Rohit had been ruled out of the limited overs leg of India's tour of Australia due to a hamstring injury he sustained during this year's Indian Premier League (IPL).
He had underwent treatment at the National Cricket Academy in Bengaluru.
Rohit flew down to Australia in mid-December just days before the start of the Test series. While being quarantined in Sydney, he has not had any practice and could be rusty which is probably why India's head coach Ravi Shastri said that the team will consider how he feels before deciding whether to play him in the third Test in Sydney.
"Rohit joins the team tomorrow. We will have a chat with him to see where he is placed physically because he has been quarantined for a couple of weeks. We will have to see now how he feels before we take the call," said Shastri.
In his absence, India first went with Prithvi Shaw and Mayank Agarwal in the first Test. Shaw was replaced by Shubman Gill in the second Test and the latter impressed on debut, scoring 45 and an unbeaten 35 at a good strike rate as India won by eight wickets.
(Only the headline and picture of this report may have been reworked by the Business Standard staff; the rest of the content is auto-generated from a syndicated feed.)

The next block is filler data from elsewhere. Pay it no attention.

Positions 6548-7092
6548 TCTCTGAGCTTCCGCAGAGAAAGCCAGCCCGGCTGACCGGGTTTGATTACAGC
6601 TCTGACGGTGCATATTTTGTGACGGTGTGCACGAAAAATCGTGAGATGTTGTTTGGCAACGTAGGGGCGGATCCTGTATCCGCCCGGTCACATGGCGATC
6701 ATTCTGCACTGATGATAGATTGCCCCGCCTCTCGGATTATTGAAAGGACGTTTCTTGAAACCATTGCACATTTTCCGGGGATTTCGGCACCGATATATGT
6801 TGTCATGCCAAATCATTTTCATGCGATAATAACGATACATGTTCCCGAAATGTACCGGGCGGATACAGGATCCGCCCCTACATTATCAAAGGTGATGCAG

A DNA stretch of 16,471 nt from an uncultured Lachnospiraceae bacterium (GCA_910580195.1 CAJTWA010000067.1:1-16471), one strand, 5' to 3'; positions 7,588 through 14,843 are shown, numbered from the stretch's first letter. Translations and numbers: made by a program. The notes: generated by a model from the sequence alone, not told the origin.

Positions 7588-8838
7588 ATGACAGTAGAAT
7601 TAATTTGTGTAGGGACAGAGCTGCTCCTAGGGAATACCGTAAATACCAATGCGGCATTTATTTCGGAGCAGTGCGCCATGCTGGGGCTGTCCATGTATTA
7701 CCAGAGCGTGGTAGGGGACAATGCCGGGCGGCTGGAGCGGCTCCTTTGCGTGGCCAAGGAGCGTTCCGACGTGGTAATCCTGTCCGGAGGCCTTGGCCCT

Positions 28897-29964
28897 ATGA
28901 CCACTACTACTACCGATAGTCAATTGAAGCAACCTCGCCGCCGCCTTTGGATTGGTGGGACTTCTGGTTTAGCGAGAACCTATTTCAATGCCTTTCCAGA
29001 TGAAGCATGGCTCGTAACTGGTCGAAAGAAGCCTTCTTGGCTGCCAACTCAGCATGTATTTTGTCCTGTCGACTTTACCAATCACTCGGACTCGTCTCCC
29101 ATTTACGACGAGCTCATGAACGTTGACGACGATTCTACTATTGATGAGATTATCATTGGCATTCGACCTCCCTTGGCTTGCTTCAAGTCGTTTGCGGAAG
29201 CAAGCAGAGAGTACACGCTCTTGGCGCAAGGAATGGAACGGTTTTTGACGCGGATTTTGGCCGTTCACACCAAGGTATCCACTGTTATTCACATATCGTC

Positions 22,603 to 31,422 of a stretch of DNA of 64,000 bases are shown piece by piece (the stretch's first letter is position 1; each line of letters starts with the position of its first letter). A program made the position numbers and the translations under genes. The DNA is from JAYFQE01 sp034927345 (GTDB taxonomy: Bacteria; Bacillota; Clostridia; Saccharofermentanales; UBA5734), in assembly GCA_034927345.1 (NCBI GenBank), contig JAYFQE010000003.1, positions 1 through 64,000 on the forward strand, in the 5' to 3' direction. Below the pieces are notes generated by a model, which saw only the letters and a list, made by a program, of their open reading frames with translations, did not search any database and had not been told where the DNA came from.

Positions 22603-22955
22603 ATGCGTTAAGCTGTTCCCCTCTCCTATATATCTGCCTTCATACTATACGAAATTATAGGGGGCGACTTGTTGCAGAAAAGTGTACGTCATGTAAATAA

Business Standard has always strived hard to provide up-to-date information and commentary on developments that are of interest to you and have wider political and economic implications for the country and the world. Your encouragement and constant feedback on how to improve our offering have only made our resolve and commitment to these ideals stronger. Even during these difficult times arising out of Covid-19, we continue to remain committed to keeping you informed and updated with credible news, authoritative views and incisive commentary on topical issues of relevance.
We, however, have a request.
As we battle the economic impact of the pandemic, we need your support even more, so that we can continue to offer you more quality content. Our subscription model has seen an encouraging response from many of you, who have subscribed to our online content. More subscription to our online content can only help us achieve the goals of offering you even better and more relevant content. We believe in free, fair and credible journalism. Your support through more subscriptions can help us practise the journalism to which we are committed.
Support quality journalism and subscribe to Business Standard.